Gary Joines was born in the Piney Creek community of Alleghany County, and he has lived there all his life. His exposure to music was primarily through the community. “Several of the old timers were around then,” he says. One of the first musicians who influenced Gary’s playing was Joe Kyles, who taught Gary his first chords on the guitar. Gary played a lot of music with Howard Joines, a popular oldtime fiddler who was not closly related to Gary. Howard had been playing music in the area for many years, and Gary played square dances with him. Gary also played with Lester Enders, another oldtime fiddler in the area.
By the time he was a teenager, Gary was also playing fiddle and bass in addition to guitar. He soon started learning three-finger banjo. He cites Fred Roupe of Sparta as a banjo influence, although, he plays banjo less often than the other instruments.
When asked whether his fiddling leans more toward oldtime or bluegrass styles, Gary says, “It’s a combo. I like both.” Gary went to a Bill Monroe show and heard Kenny Baker perform with the Blue Grass Boys. He idolized Baker and cites him as one of his musical influences.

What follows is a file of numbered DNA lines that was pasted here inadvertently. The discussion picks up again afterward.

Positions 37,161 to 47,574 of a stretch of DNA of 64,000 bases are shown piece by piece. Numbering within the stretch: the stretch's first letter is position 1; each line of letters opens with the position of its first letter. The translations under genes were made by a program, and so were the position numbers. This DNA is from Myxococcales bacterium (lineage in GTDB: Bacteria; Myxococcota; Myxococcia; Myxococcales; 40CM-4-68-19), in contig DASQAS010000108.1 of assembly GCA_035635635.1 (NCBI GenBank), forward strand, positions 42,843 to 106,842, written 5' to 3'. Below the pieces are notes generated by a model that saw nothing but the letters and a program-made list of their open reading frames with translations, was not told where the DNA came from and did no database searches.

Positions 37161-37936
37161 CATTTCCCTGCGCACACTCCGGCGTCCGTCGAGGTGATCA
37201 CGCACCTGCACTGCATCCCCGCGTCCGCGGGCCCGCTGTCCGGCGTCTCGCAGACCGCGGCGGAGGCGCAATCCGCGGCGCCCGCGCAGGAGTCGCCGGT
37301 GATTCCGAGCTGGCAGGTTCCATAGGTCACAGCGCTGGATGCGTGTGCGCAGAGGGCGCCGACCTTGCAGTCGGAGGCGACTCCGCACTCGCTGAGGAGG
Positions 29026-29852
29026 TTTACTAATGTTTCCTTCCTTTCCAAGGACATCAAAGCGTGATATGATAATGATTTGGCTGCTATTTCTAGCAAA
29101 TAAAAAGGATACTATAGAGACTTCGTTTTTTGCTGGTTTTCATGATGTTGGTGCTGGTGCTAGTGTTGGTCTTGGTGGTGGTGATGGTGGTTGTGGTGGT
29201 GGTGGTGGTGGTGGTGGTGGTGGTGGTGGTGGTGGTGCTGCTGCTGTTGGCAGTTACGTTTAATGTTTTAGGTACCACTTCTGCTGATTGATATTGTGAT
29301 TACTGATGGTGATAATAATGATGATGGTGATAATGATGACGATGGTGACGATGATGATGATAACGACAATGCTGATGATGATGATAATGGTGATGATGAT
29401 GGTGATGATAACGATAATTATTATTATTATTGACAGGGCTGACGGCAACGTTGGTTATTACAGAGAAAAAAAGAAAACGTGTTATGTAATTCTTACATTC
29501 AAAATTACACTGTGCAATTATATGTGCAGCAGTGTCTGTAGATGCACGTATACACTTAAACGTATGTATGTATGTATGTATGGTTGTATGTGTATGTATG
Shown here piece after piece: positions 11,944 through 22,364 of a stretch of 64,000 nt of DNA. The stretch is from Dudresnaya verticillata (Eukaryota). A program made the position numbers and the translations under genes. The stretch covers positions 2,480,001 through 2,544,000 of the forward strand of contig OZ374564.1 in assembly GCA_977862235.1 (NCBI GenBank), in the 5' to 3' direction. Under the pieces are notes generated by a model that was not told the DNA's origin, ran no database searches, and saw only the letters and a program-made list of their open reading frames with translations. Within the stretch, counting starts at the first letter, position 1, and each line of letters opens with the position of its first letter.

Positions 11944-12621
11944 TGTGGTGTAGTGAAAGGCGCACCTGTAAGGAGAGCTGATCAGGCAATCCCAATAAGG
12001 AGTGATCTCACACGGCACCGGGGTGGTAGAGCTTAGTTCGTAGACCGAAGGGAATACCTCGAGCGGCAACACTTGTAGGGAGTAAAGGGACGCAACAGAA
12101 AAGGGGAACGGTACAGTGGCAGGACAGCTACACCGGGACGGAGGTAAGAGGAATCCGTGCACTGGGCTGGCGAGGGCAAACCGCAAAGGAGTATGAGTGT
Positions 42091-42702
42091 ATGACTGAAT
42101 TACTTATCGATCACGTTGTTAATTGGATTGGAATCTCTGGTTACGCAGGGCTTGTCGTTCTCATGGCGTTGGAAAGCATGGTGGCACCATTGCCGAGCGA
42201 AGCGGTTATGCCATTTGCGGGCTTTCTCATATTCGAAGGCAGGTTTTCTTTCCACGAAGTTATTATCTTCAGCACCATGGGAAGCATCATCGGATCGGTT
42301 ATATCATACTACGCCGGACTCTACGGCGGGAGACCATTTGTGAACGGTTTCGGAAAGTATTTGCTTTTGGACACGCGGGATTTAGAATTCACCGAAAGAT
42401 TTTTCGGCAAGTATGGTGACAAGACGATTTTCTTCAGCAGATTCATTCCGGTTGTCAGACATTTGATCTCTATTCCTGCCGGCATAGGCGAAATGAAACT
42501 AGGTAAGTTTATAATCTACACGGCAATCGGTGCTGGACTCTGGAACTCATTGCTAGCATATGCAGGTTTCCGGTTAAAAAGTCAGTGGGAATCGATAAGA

Gary has played with a number of bands for square dances and at fiddler’s conventions. When asked what he likes about old mountain music, Gary says, “I just like the sound of it. It’s relaxing.” He also likes knowing that it gives him something in common with other musicians even though the music is never quite the same from one musician to the next. “Everybody plays it different,” he says, “You play it your own way.”
Gary Joines performs with the Blue Ridge Ramblers at the Alleghany Jubilee. The group performs one Saturday a month for dances and occasionally at fiddler’s conventions. Gary also fills in with the Rise and Shine Band, which plays at the Allegany Jubilee every Tuesday night and on occasional Saturday nights. Gary will typically fill in on fiddle, bass, or guitar, and sometimes all three.